Batts struck and killed on bicycle.

News and Observer (Raleigh, N.C.), 22 October 1937.


In the 1900 census of Gardners township, Wilson County: farmer Amos Batts, 45; wife Clara, 43; and children Martha A., 21, Mary J., 19, Pennina, 17, Vaulentine, 15, Lena, 12, Nancy, 10, Lissie, 8, John D., 5, and Amos, 2.

In the 1910 census of Cross Roads township, Wilson County: farmer Amos Batts, 56; wife Clara, 55; sons Jon, 16, and Amos, 12; and grandchildren Pearcie, 6, and Clara, 2. 

In 1917, Amos Batts registered for the World War I draft in Wilson County. Per his draft registration card, he was born in 1895 in Elm City, N.C.; lived in Black Creek, N.C.; was single; and was a self-employed farmer in Black Creek township.

In the 1920 census of Black Creek township, Wilson County: on the road east from Black Creek to Wilson, farmer Mathew Williams, 34; wife Rena, 32; sons Willie, 7, Mathew Jr., 4, and George, 2; stepson Percy Burl, 16; and brother-in-law Amos Batts, 22, farm laborer.

On 22 February 1920, Amos Batts, 25, of Black Creek, son of Amos and Clara Batts, married Elizabeth Barnes, 22, of Black Creek, daughter of Rob and Emma Barnes, at Rob Barnes’ in Black Creek. Matthew Williams applied for the license, and a justice of the peace performed the ceremony in the presence of Grant Farmer, Fred Locus, and Ernest Tucker.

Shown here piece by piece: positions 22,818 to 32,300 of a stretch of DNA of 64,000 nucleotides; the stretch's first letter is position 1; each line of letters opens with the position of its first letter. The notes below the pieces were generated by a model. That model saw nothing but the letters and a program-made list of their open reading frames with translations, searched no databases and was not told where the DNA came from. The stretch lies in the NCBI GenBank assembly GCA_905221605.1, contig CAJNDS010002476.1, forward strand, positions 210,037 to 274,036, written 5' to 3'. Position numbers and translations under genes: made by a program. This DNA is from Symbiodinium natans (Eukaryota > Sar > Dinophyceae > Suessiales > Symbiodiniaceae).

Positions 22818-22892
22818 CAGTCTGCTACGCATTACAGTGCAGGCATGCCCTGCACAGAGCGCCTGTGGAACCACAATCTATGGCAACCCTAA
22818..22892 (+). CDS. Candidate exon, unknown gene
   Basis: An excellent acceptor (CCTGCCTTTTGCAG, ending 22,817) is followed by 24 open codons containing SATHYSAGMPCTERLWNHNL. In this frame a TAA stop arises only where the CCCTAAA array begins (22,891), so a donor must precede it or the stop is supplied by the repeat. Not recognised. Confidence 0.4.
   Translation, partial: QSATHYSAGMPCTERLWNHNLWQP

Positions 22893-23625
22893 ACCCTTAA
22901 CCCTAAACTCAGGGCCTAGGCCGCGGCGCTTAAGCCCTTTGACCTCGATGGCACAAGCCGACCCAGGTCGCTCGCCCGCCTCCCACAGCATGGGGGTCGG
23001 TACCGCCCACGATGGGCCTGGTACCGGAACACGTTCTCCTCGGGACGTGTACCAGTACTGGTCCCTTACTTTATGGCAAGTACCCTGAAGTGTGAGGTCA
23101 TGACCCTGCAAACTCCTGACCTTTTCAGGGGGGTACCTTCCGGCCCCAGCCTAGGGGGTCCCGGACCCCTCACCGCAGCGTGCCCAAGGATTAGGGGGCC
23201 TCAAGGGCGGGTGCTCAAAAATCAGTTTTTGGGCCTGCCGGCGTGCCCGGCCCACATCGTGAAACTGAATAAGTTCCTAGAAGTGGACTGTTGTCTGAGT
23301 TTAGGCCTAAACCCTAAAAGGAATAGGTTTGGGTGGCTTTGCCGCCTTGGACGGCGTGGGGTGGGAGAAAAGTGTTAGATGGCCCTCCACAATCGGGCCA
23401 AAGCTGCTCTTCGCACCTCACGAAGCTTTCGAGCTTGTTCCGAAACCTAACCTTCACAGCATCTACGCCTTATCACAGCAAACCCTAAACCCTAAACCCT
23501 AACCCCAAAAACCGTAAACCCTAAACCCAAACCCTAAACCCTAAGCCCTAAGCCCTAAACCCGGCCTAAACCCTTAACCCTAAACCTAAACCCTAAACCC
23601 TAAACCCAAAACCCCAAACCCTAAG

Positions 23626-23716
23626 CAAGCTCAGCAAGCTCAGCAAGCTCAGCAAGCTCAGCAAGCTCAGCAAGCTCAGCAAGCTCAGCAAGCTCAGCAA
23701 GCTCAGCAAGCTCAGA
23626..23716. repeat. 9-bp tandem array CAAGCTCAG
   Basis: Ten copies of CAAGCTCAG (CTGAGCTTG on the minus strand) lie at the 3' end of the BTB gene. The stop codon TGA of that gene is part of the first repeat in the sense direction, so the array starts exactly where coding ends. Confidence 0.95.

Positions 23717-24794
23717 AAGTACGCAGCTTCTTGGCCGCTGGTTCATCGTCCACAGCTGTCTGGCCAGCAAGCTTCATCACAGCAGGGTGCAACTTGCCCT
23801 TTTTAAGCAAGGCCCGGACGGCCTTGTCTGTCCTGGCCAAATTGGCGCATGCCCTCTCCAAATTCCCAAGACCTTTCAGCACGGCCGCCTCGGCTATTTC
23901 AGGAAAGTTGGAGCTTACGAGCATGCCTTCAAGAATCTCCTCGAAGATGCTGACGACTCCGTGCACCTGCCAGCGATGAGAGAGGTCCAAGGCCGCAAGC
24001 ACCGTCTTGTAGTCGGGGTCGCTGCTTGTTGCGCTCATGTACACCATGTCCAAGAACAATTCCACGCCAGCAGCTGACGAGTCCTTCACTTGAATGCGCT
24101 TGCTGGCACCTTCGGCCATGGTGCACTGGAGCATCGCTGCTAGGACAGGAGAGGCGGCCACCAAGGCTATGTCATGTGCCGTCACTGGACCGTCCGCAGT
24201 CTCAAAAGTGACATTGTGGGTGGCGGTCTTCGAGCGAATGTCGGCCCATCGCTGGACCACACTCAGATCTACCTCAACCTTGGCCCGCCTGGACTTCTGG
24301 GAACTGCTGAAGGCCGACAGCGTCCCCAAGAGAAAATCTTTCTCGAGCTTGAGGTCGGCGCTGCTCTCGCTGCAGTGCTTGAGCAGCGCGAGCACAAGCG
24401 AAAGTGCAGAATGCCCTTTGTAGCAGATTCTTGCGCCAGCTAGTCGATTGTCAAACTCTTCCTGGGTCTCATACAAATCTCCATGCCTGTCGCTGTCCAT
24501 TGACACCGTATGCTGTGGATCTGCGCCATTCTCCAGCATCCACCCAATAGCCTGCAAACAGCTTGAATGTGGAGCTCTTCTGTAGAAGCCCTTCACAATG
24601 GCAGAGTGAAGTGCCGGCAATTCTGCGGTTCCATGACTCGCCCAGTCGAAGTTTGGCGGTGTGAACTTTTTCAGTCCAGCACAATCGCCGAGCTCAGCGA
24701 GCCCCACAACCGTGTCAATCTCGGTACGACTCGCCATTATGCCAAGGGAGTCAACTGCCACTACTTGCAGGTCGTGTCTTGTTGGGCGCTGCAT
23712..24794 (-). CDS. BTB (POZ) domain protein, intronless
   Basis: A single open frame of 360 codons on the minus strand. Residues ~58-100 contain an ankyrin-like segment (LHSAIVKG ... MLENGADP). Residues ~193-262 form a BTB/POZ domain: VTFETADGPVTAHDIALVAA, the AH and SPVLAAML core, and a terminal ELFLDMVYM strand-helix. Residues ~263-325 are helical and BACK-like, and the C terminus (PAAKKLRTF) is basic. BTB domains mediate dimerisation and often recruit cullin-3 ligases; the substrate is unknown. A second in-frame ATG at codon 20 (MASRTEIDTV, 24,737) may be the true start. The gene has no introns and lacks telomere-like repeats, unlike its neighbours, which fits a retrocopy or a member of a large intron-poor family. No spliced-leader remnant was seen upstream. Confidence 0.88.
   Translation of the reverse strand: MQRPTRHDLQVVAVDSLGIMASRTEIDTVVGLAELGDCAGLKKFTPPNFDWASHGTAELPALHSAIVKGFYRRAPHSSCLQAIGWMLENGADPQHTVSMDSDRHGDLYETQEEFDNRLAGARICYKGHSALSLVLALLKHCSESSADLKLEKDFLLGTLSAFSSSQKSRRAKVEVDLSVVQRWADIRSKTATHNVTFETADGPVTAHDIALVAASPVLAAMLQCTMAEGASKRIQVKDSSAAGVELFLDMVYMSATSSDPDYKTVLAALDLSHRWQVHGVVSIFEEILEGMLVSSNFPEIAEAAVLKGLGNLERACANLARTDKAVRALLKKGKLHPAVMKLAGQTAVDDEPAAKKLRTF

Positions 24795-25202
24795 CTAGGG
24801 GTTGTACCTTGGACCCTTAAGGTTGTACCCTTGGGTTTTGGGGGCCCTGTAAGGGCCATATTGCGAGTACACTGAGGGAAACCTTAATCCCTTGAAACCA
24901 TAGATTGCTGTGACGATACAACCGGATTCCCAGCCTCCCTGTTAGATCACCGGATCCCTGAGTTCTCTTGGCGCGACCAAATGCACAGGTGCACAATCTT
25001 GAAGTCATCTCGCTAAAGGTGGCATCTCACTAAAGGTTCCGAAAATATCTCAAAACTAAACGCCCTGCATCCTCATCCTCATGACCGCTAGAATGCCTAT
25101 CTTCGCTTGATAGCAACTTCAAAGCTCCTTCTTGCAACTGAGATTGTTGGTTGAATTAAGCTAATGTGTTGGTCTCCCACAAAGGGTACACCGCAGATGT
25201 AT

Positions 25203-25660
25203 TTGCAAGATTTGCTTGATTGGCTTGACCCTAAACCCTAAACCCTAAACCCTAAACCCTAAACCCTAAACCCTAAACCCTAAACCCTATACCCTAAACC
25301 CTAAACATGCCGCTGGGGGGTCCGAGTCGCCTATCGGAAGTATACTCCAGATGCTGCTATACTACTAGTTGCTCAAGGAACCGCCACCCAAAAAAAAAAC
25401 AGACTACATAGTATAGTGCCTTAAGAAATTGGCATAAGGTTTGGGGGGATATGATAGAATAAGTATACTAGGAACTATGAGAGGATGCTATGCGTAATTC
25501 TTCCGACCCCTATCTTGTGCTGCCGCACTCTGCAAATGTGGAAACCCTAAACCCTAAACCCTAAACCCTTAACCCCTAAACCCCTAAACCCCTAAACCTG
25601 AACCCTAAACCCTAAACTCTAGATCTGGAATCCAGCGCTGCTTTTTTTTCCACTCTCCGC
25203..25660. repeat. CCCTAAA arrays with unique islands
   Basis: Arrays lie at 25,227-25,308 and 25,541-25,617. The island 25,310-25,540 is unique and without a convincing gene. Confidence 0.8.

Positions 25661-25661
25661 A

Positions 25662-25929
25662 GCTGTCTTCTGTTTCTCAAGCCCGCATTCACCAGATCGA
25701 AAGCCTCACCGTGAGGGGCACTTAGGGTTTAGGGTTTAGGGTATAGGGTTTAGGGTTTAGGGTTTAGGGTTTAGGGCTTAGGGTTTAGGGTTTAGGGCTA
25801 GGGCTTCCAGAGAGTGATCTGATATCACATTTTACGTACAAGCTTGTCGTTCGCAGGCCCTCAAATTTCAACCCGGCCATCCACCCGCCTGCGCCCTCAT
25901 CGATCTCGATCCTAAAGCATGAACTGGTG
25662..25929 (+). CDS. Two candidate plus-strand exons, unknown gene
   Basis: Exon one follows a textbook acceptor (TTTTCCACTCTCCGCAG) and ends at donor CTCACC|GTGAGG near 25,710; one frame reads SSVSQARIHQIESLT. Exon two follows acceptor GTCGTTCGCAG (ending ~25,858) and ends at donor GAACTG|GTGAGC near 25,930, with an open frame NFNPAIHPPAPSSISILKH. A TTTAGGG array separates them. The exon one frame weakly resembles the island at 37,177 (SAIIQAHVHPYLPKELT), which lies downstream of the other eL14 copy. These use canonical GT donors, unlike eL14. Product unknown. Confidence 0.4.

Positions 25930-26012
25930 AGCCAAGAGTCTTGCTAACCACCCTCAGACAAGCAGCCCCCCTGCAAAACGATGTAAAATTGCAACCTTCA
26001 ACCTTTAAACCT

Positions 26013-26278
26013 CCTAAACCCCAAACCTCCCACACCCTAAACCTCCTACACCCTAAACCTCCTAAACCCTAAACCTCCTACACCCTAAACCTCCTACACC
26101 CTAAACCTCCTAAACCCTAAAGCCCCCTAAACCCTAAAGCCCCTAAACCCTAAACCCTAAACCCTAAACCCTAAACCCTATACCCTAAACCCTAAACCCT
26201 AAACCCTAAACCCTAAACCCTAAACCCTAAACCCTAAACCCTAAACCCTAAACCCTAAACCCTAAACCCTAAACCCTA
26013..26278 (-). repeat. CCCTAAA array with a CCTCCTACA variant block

In the 1930 census of Black Creek township, Wilson County: Amos Batts, 29; wife Elizabeth, 29; and children Arlettie, 13, James, 8, Roosevelt, 7, and Amos Lee, 5.

“Run over on highway with auto killing him instantly”

Amos Batts’ widow Elizabeth Batts applied for a military headstone for his grave, which was located in Jim Loach’s cemetery in Black Creek.


  1. There is a Cemetery in Black Creek by the railroad tracks that I have been trying to find, get to… On the right side of the tracks coming from Wilson into town… There are trailers located there now…

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